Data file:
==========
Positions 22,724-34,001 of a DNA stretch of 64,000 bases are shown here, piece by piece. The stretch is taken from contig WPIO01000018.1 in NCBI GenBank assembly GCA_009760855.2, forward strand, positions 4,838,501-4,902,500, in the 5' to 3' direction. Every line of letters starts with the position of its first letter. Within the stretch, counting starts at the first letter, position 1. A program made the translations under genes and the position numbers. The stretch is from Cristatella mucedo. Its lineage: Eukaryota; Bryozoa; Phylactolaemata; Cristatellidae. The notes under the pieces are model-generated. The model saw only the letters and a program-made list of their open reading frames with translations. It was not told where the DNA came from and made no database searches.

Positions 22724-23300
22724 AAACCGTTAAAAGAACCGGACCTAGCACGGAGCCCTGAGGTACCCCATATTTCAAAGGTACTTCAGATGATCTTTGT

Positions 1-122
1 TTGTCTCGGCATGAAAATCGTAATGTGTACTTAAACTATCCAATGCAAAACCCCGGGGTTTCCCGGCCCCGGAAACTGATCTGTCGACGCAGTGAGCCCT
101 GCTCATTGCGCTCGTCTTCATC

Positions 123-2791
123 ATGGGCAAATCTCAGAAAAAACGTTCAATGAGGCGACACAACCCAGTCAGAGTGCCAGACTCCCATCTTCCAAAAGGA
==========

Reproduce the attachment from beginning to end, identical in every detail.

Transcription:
Positions 22,724-34,001 of a DNA stretch of 64,000 bases are shown here, piece by piece. The stretch is taken from contig WPIO01000018.1 in NCBI GenBank assembly GCA_009760855.2, forward strand, positions 4,838,501-4,902,500, in the 5' to 3' direction. Every line of letters starts with the position of its first letter. Within the stretch, counting starts at the first letter, position 1. A program made the translations under genes and the position numbers. The stretch is from Cristatella mucedo. Its lineage: Eukaryota; Bryozoa; Phylactolaemata; Cristatellidae. The notes under the pieces are model-generated. The model saw only the letters and a program-made list of their open reading frames with translations. It was not told where the DNA came from and made no database searches.

Positions 22724-23300
22724 AAACCGTTAAAAGAACCGGACCTAGCACGGAGCCCTGAGGTACCCCATATTTCAAAGGTACTTCAGATGATCTTTGT

Positions 1-122
1 TTGTCTCGGCATGAAAATCGTAATGTGTACTTAAACTATCCAATGCAAAACCCCGGGGTTTCCCGGCCCCGGAAACTGATCTGTCGACGCAGTGAGCCCT
101 GCTCATTGCGCTCGTCTTCATC

Positions 123-2791
123 ATGGGCAAATCTCAGAAAAAACGTTCAATGAGGCGACACAACCCAGTCAGAGTGCCAGACTCCCATCTTCCAAAAGGA